1. Opinion

Ruth: Fan dance in Broward

Charlie Crist, and his fan, had the stage to himself for a bit.
Charlie Crist, and his fan, had the stage to himself for a bit.
Published Oct. 17, 2014

If Rick Scott goes down in defeat two weeks from now, he might well attribute his electoral misfortune to a bizarre night in Davie when the Florida governor had his very own "He-Buffoon" moment.

The late Gov. Lawton Chiles set the gold standard for dramatic, debate-turning points 20 years ago when he uttered the most famous line of his political career, "The old he-coon walks just before the light of day." His flummoxed challenger, Jeb Bush, looked as if he had found himself dropped into the middle of an episode of Hee Haw.

With just 10 words, Chiles had deftly defined himself as a native Cracker son of Florida running against a cravenly ambitious interloper.

Wednesday night, over the space of six short minutes, Rick Scott defined himself as a petulant, prickly pansy trying to wriggle out of a debate against Democrat Charlie Crist because his opponent had installed a small fan at the foot of his lectern.

Six minutes of dead airtime on television is an eternity. For Crist, it was six minutes of Christmas. He stood there alone on a dais at Broward College, appearing confident and ready to engage an incumbent governor hiding backstage.

This was so very Florida, where a normally predictable duller-than-a-test-pattern political debate managed to be transformed into Waiting for Godot meets Uncle Fester.

Was the presence of the fan a technical violation of the debate rules that no electronic devices would be permitted on the candidate podiums? Who cares? The real question: Was the governor of Florida in a dead-heat election campaign prepared to hand over 60 minutes of free statewide airtime to his loquacious, politically savvy opponent all because of small fan?

On stage this was a comedy of airs. You have to suspect that backstage it was somewhat more dramatic, that as Scott waffled someone eventually grabbed him by the lapels and said, "Listen up. With each passing second Charlie stands out there in front of a statewide television audience looking gubernatorial, you are only coming off as a huge crybaby. Get out there — now — before Charlie starts practicing the oath of office."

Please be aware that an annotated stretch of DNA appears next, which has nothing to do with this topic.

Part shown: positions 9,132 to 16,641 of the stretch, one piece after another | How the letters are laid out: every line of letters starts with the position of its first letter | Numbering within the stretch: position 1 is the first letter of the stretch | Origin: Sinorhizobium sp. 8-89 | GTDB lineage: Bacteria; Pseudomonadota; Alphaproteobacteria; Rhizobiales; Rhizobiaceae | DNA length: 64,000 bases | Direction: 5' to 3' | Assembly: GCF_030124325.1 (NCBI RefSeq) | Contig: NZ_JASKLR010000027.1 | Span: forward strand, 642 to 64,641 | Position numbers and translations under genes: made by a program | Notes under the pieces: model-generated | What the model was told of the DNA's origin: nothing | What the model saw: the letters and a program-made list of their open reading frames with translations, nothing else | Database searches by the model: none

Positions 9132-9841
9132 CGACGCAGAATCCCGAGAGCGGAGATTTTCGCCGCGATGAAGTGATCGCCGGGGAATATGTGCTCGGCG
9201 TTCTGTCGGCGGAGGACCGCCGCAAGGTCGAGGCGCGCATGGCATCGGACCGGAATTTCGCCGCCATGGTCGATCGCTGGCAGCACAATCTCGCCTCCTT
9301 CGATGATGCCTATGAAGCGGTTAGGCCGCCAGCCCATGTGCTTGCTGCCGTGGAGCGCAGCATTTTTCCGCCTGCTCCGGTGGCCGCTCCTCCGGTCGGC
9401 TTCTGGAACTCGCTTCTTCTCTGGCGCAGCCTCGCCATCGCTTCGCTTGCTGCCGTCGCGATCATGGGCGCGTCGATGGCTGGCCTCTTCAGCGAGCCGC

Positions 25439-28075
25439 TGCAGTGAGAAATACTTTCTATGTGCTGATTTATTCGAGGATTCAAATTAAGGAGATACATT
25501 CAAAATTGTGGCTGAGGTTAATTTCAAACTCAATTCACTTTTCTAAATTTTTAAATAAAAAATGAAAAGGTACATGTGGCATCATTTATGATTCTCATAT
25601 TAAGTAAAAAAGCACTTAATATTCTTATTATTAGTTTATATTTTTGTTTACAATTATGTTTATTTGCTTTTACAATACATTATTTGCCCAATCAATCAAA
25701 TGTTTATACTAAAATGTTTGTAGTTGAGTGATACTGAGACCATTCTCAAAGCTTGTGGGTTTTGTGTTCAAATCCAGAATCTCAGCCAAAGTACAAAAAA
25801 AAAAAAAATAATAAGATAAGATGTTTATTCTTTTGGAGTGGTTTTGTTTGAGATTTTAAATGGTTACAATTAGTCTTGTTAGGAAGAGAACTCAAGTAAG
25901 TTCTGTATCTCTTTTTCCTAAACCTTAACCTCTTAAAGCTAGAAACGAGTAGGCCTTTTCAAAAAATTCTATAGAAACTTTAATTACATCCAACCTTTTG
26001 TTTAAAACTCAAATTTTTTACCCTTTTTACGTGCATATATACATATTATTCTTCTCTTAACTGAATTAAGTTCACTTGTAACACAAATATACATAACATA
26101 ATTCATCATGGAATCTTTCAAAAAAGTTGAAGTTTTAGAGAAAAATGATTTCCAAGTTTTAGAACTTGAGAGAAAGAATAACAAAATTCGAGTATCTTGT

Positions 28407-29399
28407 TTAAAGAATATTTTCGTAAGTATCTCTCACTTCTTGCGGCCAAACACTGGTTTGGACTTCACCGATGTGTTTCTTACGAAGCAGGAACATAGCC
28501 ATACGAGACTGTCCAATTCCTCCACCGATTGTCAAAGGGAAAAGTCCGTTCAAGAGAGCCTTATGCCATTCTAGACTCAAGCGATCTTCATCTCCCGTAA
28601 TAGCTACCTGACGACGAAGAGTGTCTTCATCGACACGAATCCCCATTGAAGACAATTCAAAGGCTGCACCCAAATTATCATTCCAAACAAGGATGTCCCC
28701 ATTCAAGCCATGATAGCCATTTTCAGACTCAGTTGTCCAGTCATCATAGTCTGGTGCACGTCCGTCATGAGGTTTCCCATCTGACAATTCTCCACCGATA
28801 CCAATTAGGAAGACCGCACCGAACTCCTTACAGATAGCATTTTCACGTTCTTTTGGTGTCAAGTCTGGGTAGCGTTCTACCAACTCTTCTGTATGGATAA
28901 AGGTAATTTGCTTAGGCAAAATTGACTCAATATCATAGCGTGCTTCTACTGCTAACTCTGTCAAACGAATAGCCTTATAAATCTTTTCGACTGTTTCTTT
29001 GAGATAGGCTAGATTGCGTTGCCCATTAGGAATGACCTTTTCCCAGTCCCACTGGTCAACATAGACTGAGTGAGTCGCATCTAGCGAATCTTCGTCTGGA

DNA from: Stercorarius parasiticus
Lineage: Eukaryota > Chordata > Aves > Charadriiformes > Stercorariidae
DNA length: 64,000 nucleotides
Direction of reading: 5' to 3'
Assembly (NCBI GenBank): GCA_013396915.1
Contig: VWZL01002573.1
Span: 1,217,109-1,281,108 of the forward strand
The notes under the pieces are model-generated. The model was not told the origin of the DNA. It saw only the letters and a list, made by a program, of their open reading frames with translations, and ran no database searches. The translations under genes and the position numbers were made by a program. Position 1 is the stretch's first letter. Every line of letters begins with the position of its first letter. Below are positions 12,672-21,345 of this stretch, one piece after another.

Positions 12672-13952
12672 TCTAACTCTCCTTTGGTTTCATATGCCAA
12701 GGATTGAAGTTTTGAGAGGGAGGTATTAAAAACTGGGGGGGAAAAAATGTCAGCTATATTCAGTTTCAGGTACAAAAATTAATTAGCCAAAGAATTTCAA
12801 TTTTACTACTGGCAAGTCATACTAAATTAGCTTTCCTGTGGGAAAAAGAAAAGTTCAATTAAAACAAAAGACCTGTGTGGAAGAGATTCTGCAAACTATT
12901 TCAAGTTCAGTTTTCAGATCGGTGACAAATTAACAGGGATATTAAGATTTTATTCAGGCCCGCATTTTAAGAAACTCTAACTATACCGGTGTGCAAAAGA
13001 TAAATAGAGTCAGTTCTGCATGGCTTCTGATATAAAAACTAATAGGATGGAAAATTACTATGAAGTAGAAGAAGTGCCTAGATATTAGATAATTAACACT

But the damage was done. By now various YouTube clips of Scott's fan fit have been viewed tens of thousands of times. The image of an empty podium was all over the cable news outlets and of course, Jon Stewart, John Oliver and Stephen Colbert were sure to weigh in. In short, the robotic Rick Scott, who has never enjoyed much of a positive image, had by his own hand turned himself into a petty-minded wimpy laughingstock.

Does it matter what either Scott or Crist said once the Brouhaha in Broward began? Probably not. Scott harped on a figure of 832,000 lost jobs during Crist's tenure as governor as if the George Bush-era economic recession had never happened. And although Scott declined to state where he stood on same-sex marriage and thought the state's horribly mangled "stand your ground" vigilante justice law was just peachy, he did manage to mention his late mother at least three times.

For his part, Crist supported an increase in the state's minimum wage law, spoke in favor of same-sex marriage, heralded his environmental record, promoted Florida's potential to be a leader in solar energy and took every opportunity to remind everyone Scott took the Fifth 75 times in a civil case deposition.

This just in: Crist and Scott, both Methodists, read the Bible.

You can pretty well expect images of a serene-looking Crist patiently waiting for a flustered, pouty opponent to show up to debate the pressing issues of the day to dominate the airwaves for the next two weeks. Can you think of a better image to complement the Crist campaign's knock on Scott as "Too shady for the Sunshine State" than a vacant podium?

Here's the good news. Crist and Scott have one more debate scheduled for Tuesday night, which, given last week's Fandango in Davie, ought to attract a fairly sizeable audience tuning in just to see if Scott will arrive in a sedan chair accompanied by GOP apparatchiks refreshing him with leaf blowers.

Perhaps the Crist campaign, in a bipartisan reminder not to sweat the small stuff, will do the sporting thing and send Scott his own fan for the debate.

Or would that be a breath of brash air?